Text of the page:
The Promota Magazine
Uganda Wildlife Authority should initiate nurseries for the propagation of endemic plant species
In the last decade, Uganda Wildlife Authority re-introduced licensed trophy hunting in the National Parks, proceeds of which go to the parks and community. If UWA permits licensed hunting, then they could adapt the same principle for extraction and propagation of the plants and shrubs within the National Parks.
National Forestry Authority and National Agricultural Research Organisation for example, have several tree seed centres for Mivule, teak, pine and even fruit trees.
Each park should be able to invest in nurseries for plants endemic to their parks that are of ornamental, medicinal or aesthetic value, to create an additional revenue source for the parks and surrounding communities or for education and appreciation by the public. For example, the Borasas palm has a history related to being propagated in a straight line by elephant dung after the elephants consume and defecate the seeds. The other account is that they were propagated by slave traders in a straight line so they could easily retrace their route to the coast. Whatever version one may choose to believe, this plant that lines the elephant corridors between Masindi district, Murchison Falls National Park, parts of Moyo in Panjala where the ruins of Emin Pashas Fort Dufile are located, all the way to The Sudan, can be raised in nurseries and sold to tourists who visit the Uganda Wildlife Authority headquarters in Kampala or the Botanical Gardens in Entebbe.
Extraction of bamboo shoots for food by the Bagishu from Mt. Elgon and the bamboo shrubs that host the bronze statue of a Mountain Gorilla at the Uganda Wildlife headquarters in Kampala are perhaps an inadvertent demonstration of the success of this experiment. They can serve as great fencing or barriers in city compounds.
Ornamental plants like Lobelia, endemic to the Ruwenzori, Mt. Elgon and Mgahinga in the fountain garden of Serena, with an information plaque on the specie, would be an instant attraction and would inspire potential visitors. After carefully studying their ideal climatic adaptations, they could be sold as an additional revenue source for the parks with careful sustainable consideration to maintain a balance.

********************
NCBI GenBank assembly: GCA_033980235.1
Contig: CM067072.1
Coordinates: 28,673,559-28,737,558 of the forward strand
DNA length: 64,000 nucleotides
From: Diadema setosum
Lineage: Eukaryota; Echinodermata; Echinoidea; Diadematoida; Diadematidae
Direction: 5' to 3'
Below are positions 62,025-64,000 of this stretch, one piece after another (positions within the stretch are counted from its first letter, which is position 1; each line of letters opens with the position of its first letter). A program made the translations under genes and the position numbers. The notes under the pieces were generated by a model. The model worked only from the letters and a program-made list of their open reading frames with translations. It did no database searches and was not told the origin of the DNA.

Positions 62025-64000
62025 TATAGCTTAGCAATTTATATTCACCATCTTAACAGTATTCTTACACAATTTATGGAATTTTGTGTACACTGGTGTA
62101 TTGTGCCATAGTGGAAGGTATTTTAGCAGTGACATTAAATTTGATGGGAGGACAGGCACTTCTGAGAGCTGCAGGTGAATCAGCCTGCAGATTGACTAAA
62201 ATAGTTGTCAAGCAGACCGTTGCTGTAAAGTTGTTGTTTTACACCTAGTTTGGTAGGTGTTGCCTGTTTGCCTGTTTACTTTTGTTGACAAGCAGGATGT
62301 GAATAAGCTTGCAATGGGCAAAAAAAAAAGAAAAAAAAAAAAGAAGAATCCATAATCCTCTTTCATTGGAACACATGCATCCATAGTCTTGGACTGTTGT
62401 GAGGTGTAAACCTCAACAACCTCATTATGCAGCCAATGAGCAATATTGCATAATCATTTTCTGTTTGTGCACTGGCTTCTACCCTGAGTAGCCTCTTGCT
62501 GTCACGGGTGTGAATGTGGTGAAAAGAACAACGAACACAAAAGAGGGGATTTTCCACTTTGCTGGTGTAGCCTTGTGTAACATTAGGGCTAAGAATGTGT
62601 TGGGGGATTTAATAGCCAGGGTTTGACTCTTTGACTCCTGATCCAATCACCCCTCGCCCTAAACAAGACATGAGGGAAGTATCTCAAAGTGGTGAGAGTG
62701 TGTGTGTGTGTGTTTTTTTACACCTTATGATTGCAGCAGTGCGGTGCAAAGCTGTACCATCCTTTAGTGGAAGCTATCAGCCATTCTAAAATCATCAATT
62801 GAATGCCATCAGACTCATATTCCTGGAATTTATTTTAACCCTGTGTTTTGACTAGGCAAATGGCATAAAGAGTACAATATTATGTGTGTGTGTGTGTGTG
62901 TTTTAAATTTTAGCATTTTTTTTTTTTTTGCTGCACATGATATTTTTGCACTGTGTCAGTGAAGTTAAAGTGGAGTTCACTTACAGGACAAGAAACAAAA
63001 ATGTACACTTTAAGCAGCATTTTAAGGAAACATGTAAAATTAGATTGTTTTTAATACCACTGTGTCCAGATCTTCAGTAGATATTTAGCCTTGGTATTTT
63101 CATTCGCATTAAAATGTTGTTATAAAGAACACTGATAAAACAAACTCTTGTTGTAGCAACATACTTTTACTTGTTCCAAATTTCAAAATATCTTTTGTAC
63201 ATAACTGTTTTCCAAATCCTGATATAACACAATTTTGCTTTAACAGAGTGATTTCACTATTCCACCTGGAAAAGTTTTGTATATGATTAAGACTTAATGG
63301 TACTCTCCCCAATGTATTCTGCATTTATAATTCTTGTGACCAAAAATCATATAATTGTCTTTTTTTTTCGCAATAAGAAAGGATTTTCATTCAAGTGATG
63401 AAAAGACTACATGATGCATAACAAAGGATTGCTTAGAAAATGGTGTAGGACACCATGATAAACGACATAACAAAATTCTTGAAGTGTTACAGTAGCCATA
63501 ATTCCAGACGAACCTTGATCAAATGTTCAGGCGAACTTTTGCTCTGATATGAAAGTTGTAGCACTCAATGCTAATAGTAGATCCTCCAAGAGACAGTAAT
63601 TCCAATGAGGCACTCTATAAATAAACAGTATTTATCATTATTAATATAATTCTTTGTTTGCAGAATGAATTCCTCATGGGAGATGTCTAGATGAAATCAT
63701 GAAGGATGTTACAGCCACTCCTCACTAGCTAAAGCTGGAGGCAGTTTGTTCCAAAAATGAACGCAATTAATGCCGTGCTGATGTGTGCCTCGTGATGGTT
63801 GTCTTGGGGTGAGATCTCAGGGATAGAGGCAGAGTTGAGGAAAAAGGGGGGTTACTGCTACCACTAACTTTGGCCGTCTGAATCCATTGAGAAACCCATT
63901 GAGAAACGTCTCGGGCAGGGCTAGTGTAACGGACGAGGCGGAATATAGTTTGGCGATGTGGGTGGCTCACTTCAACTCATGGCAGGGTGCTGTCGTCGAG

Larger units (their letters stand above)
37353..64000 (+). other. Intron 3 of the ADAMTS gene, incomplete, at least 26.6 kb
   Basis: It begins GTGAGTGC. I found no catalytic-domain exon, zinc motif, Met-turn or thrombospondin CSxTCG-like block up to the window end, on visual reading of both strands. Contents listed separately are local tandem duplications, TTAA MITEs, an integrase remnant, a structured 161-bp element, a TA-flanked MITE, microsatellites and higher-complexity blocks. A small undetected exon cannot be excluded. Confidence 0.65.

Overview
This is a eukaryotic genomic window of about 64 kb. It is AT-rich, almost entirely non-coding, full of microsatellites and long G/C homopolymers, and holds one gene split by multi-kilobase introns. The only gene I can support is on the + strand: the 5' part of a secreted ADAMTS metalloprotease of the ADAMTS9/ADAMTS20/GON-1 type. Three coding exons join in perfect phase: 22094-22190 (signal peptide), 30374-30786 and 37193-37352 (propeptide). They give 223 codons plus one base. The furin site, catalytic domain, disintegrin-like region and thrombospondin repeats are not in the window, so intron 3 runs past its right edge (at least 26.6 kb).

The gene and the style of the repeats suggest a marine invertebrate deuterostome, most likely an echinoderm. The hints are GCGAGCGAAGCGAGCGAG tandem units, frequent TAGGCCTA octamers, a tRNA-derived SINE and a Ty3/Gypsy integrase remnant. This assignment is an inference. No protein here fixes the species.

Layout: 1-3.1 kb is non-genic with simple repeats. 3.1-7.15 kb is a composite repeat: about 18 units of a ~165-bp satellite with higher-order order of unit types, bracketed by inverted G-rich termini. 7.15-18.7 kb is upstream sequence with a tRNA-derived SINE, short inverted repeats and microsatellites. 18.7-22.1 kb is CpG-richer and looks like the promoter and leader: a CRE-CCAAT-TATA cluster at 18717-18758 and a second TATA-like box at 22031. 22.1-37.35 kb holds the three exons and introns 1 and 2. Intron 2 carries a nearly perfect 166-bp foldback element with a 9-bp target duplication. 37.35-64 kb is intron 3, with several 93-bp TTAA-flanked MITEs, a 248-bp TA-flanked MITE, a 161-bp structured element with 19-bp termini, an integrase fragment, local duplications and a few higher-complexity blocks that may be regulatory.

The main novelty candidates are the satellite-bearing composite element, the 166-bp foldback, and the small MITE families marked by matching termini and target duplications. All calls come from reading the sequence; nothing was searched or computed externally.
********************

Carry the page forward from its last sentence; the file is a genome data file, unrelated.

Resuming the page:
Examples of other species that can be identified for this project are the acacia trees in the Savannah of Lake Mburo National Park, or the Mburo plant with aphrodisiac properties, after which the park is named. There is also the famous Sausage tree (kigelia Africana) commonly found in Murchison Falls National Park and Narus valley in Kidepo Valley National Park, and even the fig tree that never gets the credit for making the tree climbing lions of Queen Elizabeth National Park so famous.
If a tourist wishes to export the plants, the Ministry of Tourism and Wildlife should be able to come up with similar guidelines as they have on the export of animal trophies.
We could also benchmark from the Seychelles that are famed for the Coco de Mer tree with a peculiar pod shaped like a woman’s backside.
Another example of successful export of plants was to the USA. The Disney’s Animal Kingdom in Florida, which opened in 1998, dedicated a safari ride named ‘ Kilimanjaro Safaris’ to animal and plant life by importing over 4 million vines, shrubs, vines epiphytes and ground covers from all over the world to re-create an African savannah. Since then, they have managed to raise several animal and plant species and they even managed to ‘donate’ white rhinos to Uganda’s Rhino Fund programme that was set up to re –introduce and breed the animals after their extinction in Uganda in the early 80’s.
Now that Dr. Seguya has been confirmed as Executive Director of U.W.A, the wardens and botanists should get started. In addition, our capital city Kampala should receive the first trees gratis and once again regain her glory as the ‘Garden City of Africa’, its streets adorned with Palm, Acacia, ‘Mburo’ and fig trees (minus the lions!).
by Tony Ofungi
Director Marketing & Product Development